Grayson Allen’s 40-point game for the Utah Jazz was historically stunning

Grayson Allen, Utah Jazz. (Photo by Gene Sweeney Jr./Getty Images)
Grayson Allen, Utah Jazz. (Photo by Gene Sweeney Jr./Getty Images) /

Excitement might’ve been high upon Grayson Allen’s arrival in Utah back in the Summer of 2018, but his rookie campaign was underwhelming. Still, he did produce an unforgettable, 40-point game for Utah Jazz fans while on the roster.

Remember when the Utah Jazz nabbed Grayson Allen out of Duke with the 21st pick in the 2018 NBA Draft? By no means was he the “sexiest” of first-round picks, but seeing as how Dennis Lindsey and Justin Zanik had struck gold with Donovan Mitchell the year prior, hopes were high.

According to most NBA draft pundits, the move was of the “meh” variety. In spite of having remained at Duke for four years under Mike Krzyzewski’s tutelage, Allen’s apparent obsession with tripping opponents called into question his on-court maturity. He was, however, a bonafide NBA athlete with a 40-inch vertical, consistent shooting touch and plenty of defensive hustle.

In theory, the fit was there; in real life, it wasn’t.

Come the end of the 2018-2019 season, Allen’s numbers were undeniably pedestrian. Not only did he only appear in 38 games for the Jazz, but with Mitchell having set expectations for rookies unfairly high in Salt Lake City, it felt like Allen was destined to fail — and he did: 5.6 points, 0.7 assists, 0.6 rebounds and 0.2 steals per game in the 10.9 minutes given him by Quin Snyder.

There was one shining moment, however …

On April 10, during the regular-season finale against the Los Angeles Clippers, with Rudy Gobert and Mitchell resting for the playoffs, Allen unexpectedly exploded for 40 points in 40 minutes. To get there, he splashed home five three-point attempts and hit 13 of 14 free throws.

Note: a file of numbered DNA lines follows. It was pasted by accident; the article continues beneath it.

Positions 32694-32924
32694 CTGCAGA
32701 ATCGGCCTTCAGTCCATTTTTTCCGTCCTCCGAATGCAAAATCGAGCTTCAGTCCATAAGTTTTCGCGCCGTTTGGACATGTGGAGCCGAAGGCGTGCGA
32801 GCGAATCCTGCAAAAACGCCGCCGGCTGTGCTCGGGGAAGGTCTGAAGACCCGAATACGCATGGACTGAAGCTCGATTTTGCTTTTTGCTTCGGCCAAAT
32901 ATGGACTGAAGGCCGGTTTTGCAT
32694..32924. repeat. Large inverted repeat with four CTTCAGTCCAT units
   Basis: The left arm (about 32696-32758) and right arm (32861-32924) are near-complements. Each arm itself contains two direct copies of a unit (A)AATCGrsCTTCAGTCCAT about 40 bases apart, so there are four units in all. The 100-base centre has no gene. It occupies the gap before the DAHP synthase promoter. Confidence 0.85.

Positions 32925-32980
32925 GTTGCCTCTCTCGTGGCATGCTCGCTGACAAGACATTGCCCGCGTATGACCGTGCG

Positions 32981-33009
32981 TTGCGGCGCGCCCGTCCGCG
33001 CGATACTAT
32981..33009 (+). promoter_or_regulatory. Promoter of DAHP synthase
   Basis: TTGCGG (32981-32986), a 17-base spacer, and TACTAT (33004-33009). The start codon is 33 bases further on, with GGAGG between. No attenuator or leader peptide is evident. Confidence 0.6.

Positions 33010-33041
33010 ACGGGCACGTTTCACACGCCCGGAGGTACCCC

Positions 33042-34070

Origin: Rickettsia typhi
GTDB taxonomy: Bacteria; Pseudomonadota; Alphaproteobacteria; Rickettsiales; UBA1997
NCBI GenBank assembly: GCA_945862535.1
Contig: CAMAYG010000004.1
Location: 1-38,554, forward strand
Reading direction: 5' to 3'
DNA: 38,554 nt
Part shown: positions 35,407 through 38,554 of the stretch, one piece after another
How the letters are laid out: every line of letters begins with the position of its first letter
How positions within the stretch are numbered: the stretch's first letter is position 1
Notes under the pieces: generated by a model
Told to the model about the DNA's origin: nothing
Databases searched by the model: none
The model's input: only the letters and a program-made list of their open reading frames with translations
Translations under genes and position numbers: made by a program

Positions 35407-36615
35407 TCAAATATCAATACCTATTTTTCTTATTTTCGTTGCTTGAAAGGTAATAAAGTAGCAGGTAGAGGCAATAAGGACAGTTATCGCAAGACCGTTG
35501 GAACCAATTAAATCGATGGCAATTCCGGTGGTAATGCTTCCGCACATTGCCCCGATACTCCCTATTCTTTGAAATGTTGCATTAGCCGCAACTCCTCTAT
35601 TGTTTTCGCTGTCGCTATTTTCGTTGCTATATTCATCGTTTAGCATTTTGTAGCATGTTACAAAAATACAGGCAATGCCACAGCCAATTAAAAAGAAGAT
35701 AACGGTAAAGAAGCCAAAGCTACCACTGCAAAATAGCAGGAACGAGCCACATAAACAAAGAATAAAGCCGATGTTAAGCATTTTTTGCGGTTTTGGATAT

Just to put things in perspective, check these dudes’ career-highs in the scoring column …

And if his scoring performance wasn’t already impressive enough, just for kicks and giggles, he also collected four assists, seven rebounds, a block and a steal — all this with only a single foul.

Is Allen capable of duplicating this kind of performance?

With the sun, moon, stars and ocean tides moving in perfect harmony with the Mayan calendar, yes — he’s done it once, he can do it again. It’s not likely, though. In fact, since his astounding outing with the Jazz, Allen’s highest-scoring performance is 15 points — not a promising look.

But for that one night, Allen’s game was on par with the best and brightest of the NBA’s up-and-coming future — Trae Young and Mitchell. Seriously, apart from Allen, the last two first-year talents to turn in 40-point performances were those guys — not bad company at all, peeps.

Taking an even deeper dive into the accomplishment, since the 1946-1947 NBA season, only 68 rookies have broken the 40-point barrier during their first year in the league. Of those 68 rookies, 33 have been or (likely) will be inducted into the Naismith Memorial Basketball Hall of Fame.

Additionally, 12 more players were selected to at least one All-Star team during their careers.

As you well know by now, though, Allen’s no longer with the Jazz franchise. On July 6, 2019, the Memphis Grizzlies — along with Jae Crowder, Kyle Korver, the draft rights to Darius Bazley and a future, protected first-round pick from the Jazz — acquired Allen from Utah in exchange for Mike Conley. Fortunately, an injury-ridden Allen has seen his play improve in Memphis.

Ironically, however, Conley — the “prized” point guard for whom Allen was sent to Memphis in the first place — shares the exact same career-high scoring total with him: 40 points. The only difference? It took Conley and his H-O-R-S-E skills 12 years in the NBA to make it happen.

In spite of the Grizzlies having exercised their third-year option on Allen for the 2020-2021 NBA season, if I were a betting man, I’d go all-in on the former Duke standout soon taking his talents overseas. No matter what happens, though, his 40-point night will forever be the stuff of legends.

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